Every morning Anand and Kabir start work in a run-down tea stall in a poor Delhi neighborhood. Winter, summer, rain or shine. It's the same day in and day out. The shop owner, Sharmaji, is a good man. It is out of kindness that he employs the two boys. He knows Anand is a Dalit, from the untouchable caste, and also that Kabir is a Muslim. The boss, a devout Hindu, is protective of the boys who both lead sad lives in the slums. This morning Anand sets off with a tray of steaming glasses of tea, while Kabir helps in the stall.
Some customers are glued to a TV screen. After a brief exchange with a customer, starting as a friendly banter, he is insulted as an untouchable. Anand moves along to serve, finally, a solitary Holy Man who sits quietly in a corner every day. He notices the tears in Anand's eyes and asks him to call his Muslim companion and sit beside him. They watch the TV screen as the Holy Man gives a commentary, encouraging the two to reflect on what they see and prodding their thoughts.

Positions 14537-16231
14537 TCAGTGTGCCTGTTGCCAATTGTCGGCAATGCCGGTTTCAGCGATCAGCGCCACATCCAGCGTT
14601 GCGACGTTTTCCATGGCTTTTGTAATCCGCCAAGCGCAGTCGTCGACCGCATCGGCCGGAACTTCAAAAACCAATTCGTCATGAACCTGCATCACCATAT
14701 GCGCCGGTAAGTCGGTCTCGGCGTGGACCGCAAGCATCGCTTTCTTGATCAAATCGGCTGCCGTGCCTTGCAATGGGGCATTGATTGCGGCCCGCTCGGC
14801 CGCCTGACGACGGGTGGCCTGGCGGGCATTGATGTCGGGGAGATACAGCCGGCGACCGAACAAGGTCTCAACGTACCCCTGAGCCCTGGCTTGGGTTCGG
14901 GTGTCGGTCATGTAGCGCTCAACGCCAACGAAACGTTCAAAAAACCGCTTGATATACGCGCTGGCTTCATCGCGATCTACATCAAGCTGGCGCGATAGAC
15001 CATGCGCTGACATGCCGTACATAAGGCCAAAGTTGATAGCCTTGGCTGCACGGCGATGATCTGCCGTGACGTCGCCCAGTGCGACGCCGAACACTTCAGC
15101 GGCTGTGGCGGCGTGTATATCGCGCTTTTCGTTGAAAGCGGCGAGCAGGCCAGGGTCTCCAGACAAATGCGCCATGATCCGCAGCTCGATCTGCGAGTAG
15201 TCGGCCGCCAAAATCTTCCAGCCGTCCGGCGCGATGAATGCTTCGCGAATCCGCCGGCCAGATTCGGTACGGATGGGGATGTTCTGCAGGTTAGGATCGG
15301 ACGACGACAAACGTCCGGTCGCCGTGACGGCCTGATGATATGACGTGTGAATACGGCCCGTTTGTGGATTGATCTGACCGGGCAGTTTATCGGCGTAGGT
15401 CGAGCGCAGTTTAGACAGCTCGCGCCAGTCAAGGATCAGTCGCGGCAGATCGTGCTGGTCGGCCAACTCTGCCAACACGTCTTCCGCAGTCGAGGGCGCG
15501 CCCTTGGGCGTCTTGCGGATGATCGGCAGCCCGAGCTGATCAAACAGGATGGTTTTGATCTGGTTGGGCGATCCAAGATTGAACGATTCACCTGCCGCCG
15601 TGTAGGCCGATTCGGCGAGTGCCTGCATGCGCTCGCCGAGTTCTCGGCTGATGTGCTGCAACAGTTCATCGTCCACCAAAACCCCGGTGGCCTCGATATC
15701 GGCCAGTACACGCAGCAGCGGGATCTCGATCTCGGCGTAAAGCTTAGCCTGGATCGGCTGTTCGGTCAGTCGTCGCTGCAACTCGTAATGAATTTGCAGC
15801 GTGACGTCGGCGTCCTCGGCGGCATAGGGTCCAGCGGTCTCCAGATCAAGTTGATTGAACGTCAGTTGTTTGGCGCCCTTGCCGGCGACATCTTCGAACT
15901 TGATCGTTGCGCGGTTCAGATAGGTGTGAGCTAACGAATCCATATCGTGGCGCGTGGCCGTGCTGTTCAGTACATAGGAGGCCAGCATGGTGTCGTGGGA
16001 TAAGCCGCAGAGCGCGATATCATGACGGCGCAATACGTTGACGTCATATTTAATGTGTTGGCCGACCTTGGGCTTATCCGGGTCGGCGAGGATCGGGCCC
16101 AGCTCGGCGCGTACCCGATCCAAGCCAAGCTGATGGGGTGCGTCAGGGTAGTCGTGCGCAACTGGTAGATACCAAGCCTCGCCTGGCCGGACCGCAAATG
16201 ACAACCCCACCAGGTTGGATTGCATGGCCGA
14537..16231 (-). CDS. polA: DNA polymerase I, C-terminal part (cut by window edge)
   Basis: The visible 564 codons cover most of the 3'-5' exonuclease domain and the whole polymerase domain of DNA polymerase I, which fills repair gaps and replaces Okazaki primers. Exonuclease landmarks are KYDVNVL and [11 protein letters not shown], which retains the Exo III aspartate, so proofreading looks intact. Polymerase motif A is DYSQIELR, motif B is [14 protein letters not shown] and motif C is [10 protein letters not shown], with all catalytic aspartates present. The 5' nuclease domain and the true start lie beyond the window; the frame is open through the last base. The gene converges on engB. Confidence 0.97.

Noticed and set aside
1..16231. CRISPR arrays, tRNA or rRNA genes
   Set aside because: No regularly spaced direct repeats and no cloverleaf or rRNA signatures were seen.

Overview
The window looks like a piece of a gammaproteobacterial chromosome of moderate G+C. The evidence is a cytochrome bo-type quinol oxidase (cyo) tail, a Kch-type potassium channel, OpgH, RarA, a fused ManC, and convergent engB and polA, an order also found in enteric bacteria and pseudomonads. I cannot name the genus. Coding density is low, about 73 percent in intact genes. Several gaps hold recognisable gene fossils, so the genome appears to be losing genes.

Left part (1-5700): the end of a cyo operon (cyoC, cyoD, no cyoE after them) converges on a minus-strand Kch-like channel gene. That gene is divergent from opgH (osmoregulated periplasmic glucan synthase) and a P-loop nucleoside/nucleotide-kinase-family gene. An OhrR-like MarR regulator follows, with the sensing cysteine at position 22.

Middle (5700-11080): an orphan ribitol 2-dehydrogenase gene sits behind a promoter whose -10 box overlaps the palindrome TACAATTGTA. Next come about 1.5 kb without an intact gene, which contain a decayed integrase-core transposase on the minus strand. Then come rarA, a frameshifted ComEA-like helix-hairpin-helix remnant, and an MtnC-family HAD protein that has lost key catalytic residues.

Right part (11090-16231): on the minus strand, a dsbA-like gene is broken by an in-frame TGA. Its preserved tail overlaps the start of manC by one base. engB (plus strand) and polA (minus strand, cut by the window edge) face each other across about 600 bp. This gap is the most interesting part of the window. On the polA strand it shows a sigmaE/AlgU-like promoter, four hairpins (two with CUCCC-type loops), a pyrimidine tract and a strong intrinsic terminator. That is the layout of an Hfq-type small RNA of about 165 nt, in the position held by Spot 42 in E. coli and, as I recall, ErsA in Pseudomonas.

The story is in fact a treatise on power, authoritarian power, and the ploys leaders use to remain in power - stoking flames of racial and religious hatred, inspiring fear of certain ethnic groups, and demeaning others. The topics include the alternate universes many leaders engineer and then choose to live in them - resulting in countless unnecessary deaths as with the pandemic in the USA, or with the dislocation of millions of lives through sudden and unplanned lockdowns, as in the case of India.
On the subject of alternate realities, the final section closes on an imaginary universe of escape for Donald Trump and Indian Prime Minister Narendra Modi. The story ends on a question of historic social change with a final commentary on the death of George Floyd, the spark that lit the 'Black Lives Matter' movement worldwide.